Thursday 24th November 2016 was the annual US Thanksgiving Day. And the day did not go unmarked in London. Benjamin Franklin House held its grand dinner, and the Roof Gardens at Derry and Toms set up big screens to watch NFL.
But in 2016 for the first time Thanksgiving was also celebrated in grand style in Rotherhithe on the banks of the River Thames in South East London, for good reason, as below.
From Rotherhithe in September 1620 the good ship Mayflower set sail to collect the Pilgrims and others for their journey across the Atlantic to the New World. The vessel began its voyage from Rotherhithe on the Thames, sailing first to Southampton to embark its passengers, and then calling at Plymouth before setting sail on its ten week trip to what became ‘Plymouth’ in Cape Cod bay, in present-day Massachusetts. The ship was a Rotherhithe registered vessel, with a Rotherhithe crew and a Rotherhithe Captain Christopher Jones. And so, in the build-up to the ‘2020’ 400th anniversary of that voyage, Rotherhithe is to hold annual events, the first of which was Thursday, 24th November 2016.
Here’s the programme for the packed ‘Thanksgiving’ evening. Remarkable.
Sands Film Studio, St Mary’s Church, Brunel Museum and the Mayflower Pub are all within a few yards of each other – see on google 3D map here
The Sands Film Studio ran the new 2 hour film ‘The Pilgrims’. Sands Films is a fascinating studio, and producer of remarkable films, not least the 1987 2 x 3 hour adaption of Charles Dickens ‘Little Doritt’ , with many famous actors including Alec Guinness and Derek Jacobi.
Sands Film Studio.
Film shown at Sands Film Studios, next door to St Mary’s Church.
And a good ‘Pilgrims’ documentary video here – History Channel.
The next event was next door at St Mary’s Church.
At St Mary’s we had a powerful performance by the young and talented David Idowu Choir, in the presence of the Deputy Mayor and Councillors of the great multi-cultural London Borough of Southwark . The performance opened with a moving rendition of ‘Swing Low Sweet Chariot’
David Idowu Choir perform ‘Swing Low Sweet Chariot’ [not St Mary’s]
Then followed a candle-lit procession to lead us to the Church’s graveyard where stands the statue of Captain Christopher Jones, Captain of the Mayflower. Though the Captain is buried in the graveyard, . the grave’s actual site isn’t known. The choir treated us all to more song by candle-light.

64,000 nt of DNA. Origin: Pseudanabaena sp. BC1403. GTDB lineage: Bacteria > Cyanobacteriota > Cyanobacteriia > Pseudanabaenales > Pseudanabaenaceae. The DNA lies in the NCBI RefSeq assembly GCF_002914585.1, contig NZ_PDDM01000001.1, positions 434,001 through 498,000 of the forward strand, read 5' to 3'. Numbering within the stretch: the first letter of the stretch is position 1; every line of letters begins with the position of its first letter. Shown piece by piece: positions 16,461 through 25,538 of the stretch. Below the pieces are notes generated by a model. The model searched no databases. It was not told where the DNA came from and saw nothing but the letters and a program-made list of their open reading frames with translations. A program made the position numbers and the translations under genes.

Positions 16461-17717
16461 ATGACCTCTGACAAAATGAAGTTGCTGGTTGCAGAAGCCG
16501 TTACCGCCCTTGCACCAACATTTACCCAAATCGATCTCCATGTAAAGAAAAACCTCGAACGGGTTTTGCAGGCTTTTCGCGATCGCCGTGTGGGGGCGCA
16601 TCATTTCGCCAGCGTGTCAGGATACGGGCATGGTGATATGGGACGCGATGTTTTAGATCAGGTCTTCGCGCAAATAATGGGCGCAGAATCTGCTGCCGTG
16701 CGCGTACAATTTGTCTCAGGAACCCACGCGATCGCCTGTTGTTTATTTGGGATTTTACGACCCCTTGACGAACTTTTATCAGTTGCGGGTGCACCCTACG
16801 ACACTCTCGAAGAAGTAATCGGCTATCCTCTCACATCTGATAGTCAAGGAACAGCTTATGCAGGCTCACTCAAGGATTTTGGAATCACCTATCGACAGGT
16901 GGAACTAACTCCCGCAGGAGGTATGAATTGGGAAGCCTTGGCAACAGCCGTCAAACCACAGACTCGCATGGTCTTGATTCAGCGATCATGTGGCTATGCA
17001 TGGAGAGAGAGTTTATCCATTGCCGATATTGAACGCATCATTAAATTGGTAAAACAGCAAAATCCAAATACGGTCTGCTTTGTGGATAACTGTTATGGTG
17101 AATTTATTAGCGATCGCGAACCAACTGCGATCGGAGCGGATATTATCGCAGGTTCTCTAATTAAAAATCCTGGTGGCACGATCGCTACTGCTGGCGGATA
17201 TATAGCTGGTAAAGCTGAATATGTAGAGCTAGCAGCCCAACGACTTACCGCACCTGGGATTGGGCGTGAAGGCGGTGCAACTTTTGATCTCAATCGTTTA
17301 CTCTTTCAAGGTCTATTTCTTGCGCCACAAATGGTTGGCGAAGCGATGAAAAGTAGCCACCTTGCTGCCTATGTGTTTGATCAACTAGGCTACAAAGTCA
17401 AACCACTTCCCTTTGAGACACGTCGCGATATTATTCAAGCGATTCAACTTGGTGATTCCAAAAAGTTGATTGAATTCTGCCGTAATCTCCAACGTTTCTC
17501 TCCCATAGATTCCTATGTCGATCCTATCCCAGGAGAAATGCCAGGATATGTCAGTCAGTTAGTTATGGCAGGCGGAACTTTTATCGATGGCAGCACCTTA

Below is the statue in daylight. The Captain stands on the prow of a ship. He looks back to the Old World, the child [The Christ Child = Christopher = Patron Saint of Travel] looks to the New World. Sculpture is by Jamie Sergeant [ and here ] . It was paid for by the ‘Sons and Daughters of the Pilgrims‘.
Around the base the inscription reads ‘To the memory of Christopher Jones 1570 – 1622, master of the Mayflower. He landed 102 planters and adventurers at Plymouth Massachusetts 21.Dec.1620. They formed the Mayflower Compact and the first permanent colony in New England’.
Next stop was the remarkable Brunel Museum, again next door to St. Mary’s.
The Brunel Museum [lots of photos here] includes what was the huge works access shaft of Isambard Kingdom Brunel’s tunnel for steam trains under the River Thames, the world’s first tunnel under a river. The shaft is some 50 feet in diameter and 50 feet in depth to its new floor below which London’s trains, now electric, still run. It’s now a public gallery and occasionally a nightclub! At the bottom of the shaft [great staircase -wow!] we gathered for an informed presentation of the tunnel’s history.
And we learned that Isambard’s father was a naturalised American, having fled there from his native France in 1790 to escape the French Revolution. So we discovered yet another great American connection for the evening.
Delicious refreshments were generously provided by local establishments. Thanks go to the Mayflower Pub, the Ship Pub, Piccalilli Caff (at Surrey Docks Farm), the Yellow House (next to Surrey Quays Station) the Finnish Church and the Norwegian Church for their generous support of this celebration by way of the food offered after the procession, and to United St Saviour’s Charity for their award of a grant.
And on the roof of the shaft is the ‘Midnight Apothecary Bar. There were Thanksgiving cocktails to be had in the open-air by candle-light, overlooked by Brunel’s towering brick boiler house chimney.
Across the road in the Mayflower pub, it was full house for an all American three course dinner of pumpkin soup, turkey and pecan pie. Delicious.
The Mayflower, overlooking the Thames.
Good Mayflower photos here – see that US flag flying.
See The Mayflower from The Thames below and on google riverview here.
A Happy 2016 Thanksgiving to All.